Preheat the oven to 350F / 180C, with a rack in the middle. When ready, bake the bread for 35-40 minutes, until golden and pulling away from the sides of the pan. I finish things up by leaving the bread under the broiler for just a heartbeat – to give the top a bit deeper color. Remove from oven, and turn the bread out of the pan quickly. Let it cool on a rack so it doesn’t steam in the pan. Serve warm with butter.

Makes 1 loaf.

Bon appetit!

Cultured Foods {aka Bugs, Who Needs ‘Em?}

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“Fermented foods help people stay healthy,” Sandor Katz author of New York Times best-selling book “The Art of Fermentation.”

Before we get to the heart of the matter of cultured foods, here is a photo of yesterday’s sky.  I was at the pool and the sky was so beautiful I had to take a picture.  The picture doesn’t do it justice, but you get the idea.

October sky

My husband and I do a good job of learning about what constitutes a healthy lifestyle in terms of eating and exercise, and then we implement what we have learned to the best of our abilities. Our latest foray into healthy eating is fermented {cultured} foods. Please understand that in no way do I consider myself an expert on cultured foods; I am far from an expert, and know just enough to be dangerous. We have been eating cultured foods for years, because we enjoy them, but have intentionally added more into our diet because of the health benefits. Here are some of our favorite cultured foods, all of which we buy at Mana Foods, for those of you on Maui:
~ YogurtNancy’s Yogurt {contains 11 different culture strains} has been a staple for more than a decade.
~ Sauerkraut and Fermented Pickles- We have recently started purchasing sauerkraut that is raw and unpasteurized, so that the beneficial microbes are available to us. One of our favorite brands is Sonoma Brinery. Farmhouse Culture makes fantastic sauerkraut as well. I LOVE their Smoked Jalapeno Kraut; I don’t find it at all smoky, but perfectly spicy! My husband prefers the Ginger Beet flavor, which I also like, but not as much as the Smoked Jalapeno. Both of these companies offer excellent products that are reasonably priced.  If you want sauerkraut, these are a must try!
~ Kombucha We drink a little kombucha most days. Our kombucha comes from Maui Kombucha.
~ GoodBelly Probiotic Drink This is a delicious nondairy nectar-like drink. My favorite flavor is Mango.  If you sign up for their Goodbelly Challenge, they will email you some coupons!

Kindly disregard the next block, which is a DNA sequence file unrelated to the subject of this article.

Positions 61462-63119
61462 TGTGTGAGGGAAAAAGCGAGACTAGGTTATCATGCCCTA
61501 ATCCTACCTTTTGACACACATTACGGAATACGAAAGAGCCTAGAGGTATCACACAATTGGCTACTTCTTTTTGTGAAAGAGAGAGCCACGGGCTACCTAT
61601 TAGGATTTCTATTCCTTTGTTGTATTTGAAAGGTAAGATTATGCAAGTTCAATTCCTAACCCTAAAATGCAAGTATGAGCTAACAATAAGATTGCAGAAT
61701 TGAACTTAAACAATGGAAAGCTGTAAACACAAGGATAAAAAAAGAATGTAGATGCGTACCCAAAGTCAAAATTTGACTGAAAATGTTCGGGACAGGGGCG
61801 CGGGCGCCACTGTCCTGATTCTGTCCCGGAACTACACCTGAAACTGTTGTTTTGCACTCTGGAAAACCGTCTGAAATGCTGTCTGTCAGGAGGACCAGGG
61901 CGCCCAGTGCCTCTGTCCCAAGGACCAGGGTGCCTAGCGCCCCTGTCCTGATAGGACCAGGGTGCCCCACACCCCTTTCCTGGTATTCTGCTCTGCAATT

~ Sour Cream- We often spoon a bit of cultured sour cream on our quesadillas. Sour cream is always a yummy addition to a spicy dish.
~ Tempeh Tempeh is a fermented soy product from Indonesia. Our current favorite way to eat tempeh is seasoned with freshly ground salt and pepper and sautéed in a bit of coconut oil until golden brown.   Eat with ketchup and you have something that resembles French fries. A heavy drizzle of Sriracha Sauce is a great addition, if you like a little mouth burn, like I do.  We also make a delicious sandwich that we call a “TLT” meaning Tomato, Lettuce and Tempeh.  It is fantastic on toasted ciabatta bread.  Our tempeh is in the freezer until we are ready to eat it, and then it thaws very quickly.
~ Miso- I like kale salad with Outstanding Miso Sesame Dressing. There is also miso soup, which is delicious!

Here are a few of the cultured foods we’ve enjoyed in the last few days:

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Tempeh Sautéed in Organic Coconut Oil

Slice tempeh into approximately 1/2 inch slices.  Spray skillet {we use cast iron} with pan spray, then melt about 1 tbsp. of coconut oil.  When the oil is hot, add the tempeh slices.  Season with freshly ground salt and pepper to taste. Sauté, turning occasionally, until golden brown.  Serve hot with ketchup and Sriracha Sauce, or whatever you like.

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Yogurt with Pineapple, Peach and Cranberry Preserves

Put some yogurt in a bowl, and top with homemade preserves, and your choice of any or all of the following toppings:  unsweetened coconut, maple syrup {the real stuff please, preferably Grade B}, good quality honey, cinnamon, cacao nibs, nuts, hemp seeds, ground flax seeds, Buckwheat Chia Crunch  or anything else you’d like.

Pineapple, Peach and Cranberry Preserves

**This is really more of a guideline than a specific recipe.  You can adjust everything to your taste, including changing the fruits to what you have available.